Readers are deeply divided on how panhandlers should be treated in Florida’s Friendliest Hometown.
A woman with a baby was asking for money on Thanksgiving Eve at Colony Plaza. A photo and story in Villages-News.com elicited more than 500 reader comments and numerous email responses from readers.
The readers’ responses ranged from skepticism about the panhandler to scorn for those unwilling to help.
“Saw this lady this year and last year. Appears to be same baby if that is possible. She was hiding a nice cell phone, but that was probably a gift,” said Ray Shelor of the Village of Dunedin.
After shopping at Publix, Shelor returned to speak with the woman. She had vanished, but left a trail of trash.
“I am responsible for my decisions in life. I accept that, but as I get older and see more and more of this, I am inclined to accept the fact that I am not my brother’s keeper as there are way too many brothers that want to be kept,” he said.
Kimberly Brooks is among the skeptics and she doesn’t think the situation makes sense.
“In this day and age where people can get free assistance ranging from government programs, food stamps, food pantries, and charity organizations to help women, vets, and people in need, plus a plethora of jobs to be had, there is absolutely no need to beg on a street corner. They are looking for free money. Instead of standing holding a sign for handouts, maybe they should apply that time to actually getting a job. Heck, there are even places that will pay you to stand on the street corner to hold their sign advertising for that business,” she said.
Brooks is also a veteran and she is particularly sensitive to those who beg and claim military service.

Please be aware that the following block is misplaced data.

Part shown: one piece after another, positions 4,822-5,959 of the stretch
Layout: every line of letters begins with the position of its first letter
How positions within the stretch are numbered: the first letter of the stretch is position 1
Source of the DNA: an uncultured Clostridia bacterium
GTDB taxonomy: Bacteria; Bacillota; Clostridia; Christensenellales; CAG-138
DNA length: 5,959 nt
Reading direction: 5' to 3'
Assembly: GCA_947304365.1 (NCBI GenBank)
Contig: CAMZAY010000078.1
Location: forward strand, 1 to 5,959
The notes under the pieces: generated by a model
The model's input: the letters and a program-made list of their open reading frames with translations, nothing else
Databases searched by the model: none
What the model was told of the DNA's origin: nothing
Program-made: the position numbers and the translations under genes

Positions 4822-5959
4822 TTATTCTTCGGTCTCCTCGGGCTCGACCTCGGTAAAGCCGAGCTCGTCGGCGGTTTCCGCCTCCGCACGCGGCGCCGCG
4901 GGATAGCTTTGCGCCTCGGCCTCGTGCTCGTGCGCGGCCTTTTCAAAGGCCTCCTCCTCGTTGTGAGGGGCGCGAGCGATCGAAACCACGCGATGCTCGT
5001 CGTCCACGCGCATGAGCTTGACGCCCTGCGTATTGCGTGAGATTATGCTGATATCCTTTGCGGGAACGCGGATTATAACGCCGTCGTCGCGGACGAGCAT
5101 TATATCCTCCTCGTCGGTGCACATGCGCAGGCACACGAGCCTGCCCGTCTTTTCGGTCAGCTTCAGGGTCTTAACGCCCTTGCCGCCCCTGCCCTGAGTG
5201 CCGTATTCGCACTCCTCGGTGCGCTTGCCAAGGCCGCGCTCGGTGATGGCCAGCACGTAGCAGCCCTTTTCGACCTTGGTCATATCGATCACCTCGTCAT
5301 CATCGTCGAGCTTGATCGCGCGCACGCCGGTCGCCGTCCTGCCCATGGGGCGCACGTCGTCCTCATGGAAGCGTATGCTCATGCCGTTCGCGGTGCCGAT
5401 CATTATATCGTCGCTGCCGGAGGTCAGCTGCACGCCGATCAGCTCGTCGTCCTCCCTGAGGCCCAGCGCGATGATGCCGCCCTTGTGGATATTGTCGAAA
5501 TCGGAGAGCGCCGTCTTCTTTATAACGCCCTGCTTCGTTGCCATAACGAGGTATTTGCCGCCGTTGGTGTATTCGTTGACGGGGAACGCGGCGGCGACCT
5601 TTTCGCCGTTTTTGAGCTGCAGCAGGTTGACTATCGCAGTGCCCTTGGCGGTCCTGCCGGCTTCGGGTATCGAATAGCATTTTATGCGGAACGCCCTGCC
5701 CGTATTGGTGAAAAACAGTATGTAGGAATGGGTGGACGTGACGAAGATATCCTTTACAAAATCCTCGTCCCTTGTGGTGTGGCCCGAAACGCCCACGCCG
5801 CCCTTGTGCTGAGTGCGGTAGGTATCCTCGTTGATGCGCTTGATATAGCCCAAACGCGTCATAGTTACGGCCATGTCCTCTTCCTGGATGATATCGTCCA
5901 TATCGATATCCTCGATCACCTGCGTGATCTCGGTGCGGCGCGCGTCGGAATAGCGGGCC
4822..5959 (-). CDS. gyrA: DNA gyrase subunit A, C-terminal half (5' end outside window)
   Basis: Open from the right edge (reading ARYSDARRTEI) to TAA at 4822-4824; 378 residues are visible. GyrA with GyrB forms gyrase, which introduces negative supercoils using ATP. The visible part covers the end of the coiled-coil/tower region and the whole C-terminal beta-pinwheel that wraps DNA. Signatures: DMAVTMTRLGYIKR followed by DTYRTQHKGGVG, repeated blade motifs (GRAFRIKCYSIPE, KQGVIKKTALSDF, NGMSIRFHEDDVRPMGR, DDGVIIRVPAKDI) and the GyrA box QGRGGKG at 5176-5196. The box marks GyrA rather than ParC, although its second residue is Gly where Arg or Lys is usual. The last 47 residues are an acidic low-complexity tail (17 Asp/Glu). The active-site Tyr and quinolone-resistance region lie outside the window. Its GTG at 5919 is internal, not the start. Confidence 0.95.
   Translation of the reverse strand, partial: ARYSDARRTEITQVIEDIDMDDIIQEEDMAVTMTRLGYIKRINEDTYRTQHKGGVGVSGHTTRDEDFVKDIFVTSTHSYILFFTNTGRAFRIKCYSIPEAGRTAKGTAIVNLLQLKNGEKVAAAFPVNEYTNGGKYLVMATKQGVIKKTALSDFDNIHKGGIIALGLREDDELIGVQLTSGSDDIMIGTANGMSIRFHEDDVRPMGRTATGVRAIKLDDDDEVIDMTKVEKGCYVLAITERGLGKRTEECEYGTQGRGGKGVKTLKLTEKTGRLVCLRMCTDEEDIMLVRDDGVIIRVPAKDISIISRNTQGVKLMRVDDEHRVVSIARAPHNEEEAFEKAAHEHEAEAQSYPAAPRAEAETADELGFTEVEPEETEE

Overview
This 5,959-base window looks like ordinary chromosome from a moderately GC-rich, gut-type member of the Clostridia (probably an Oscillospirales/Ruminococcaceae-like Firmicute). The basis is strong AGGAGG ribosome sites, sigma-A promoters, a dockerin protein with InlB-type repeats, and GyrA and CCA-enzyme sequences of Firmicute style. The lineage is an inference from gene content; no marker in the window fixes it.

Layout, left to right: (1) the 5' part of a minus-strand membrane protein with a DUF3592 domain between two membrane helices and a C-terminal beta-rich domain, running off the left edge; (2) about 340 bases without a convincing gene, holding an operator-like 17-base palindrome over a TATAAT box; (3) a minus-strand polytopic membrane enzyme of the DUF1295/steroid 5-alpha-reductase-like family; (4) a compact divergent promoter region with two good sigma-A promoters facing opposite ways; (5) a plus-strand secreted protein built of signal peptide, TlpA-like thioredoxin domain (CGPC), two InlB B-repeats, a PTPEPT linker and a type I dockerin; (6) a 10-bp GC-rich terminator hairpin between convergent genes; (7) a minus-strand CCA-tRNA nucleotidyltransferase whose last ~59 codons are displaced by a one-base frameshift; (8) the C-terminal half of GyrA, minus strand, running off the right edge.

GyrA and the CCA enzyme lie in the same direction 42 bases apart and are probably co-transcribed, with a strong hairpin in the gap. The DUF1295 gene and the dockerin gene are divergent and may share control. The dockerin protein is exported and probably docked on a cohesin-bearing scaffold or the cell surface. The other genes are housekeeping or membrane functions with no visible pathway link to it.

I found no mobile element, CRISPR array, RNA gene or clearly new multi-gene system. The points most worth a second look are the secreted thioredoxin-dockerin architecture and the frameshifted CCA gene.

“As a former soldier myself, it sickens me to see panhandlers with signs claiming they are vets. They are nothing but parasites preying on people’s patriotism and sympathy,” she said
Dwight Johnson worries that giving money to panhandlers can make the situation worse.
“When you give to panhandlers, are you fueling a drug or alcohol situation? Well maybe, and if you are that means the kids are probably doing without proper food. I am one who sometimes will throw in some change, not always, but depends on my mood,” he said.
He recalls seeing a man smoking a cigarette, asking for money on U.S. Hwy. 441.
“He did not get any money from me, but I always leave thinking, ‘What is really going on there? What’s the real story?’” Johnson said.
Lynda Pare tends to give panhandlers the benefit of the doubt.
“I believe panhandlers should be treated with the same respect that you would treat your loved one. I always give them food and money because I really don’t know if that money could be used for a call to a loved one and their whole life could change,” she said.
Melba Pack concurs that panhandlers should be treated with respect.
“God says whatever you do for the least of these, you have done unto Me. It’s not my job to judge whether they have an actual need or not. That’s God’s job. He said it is more blessed to give than to receive,” she said.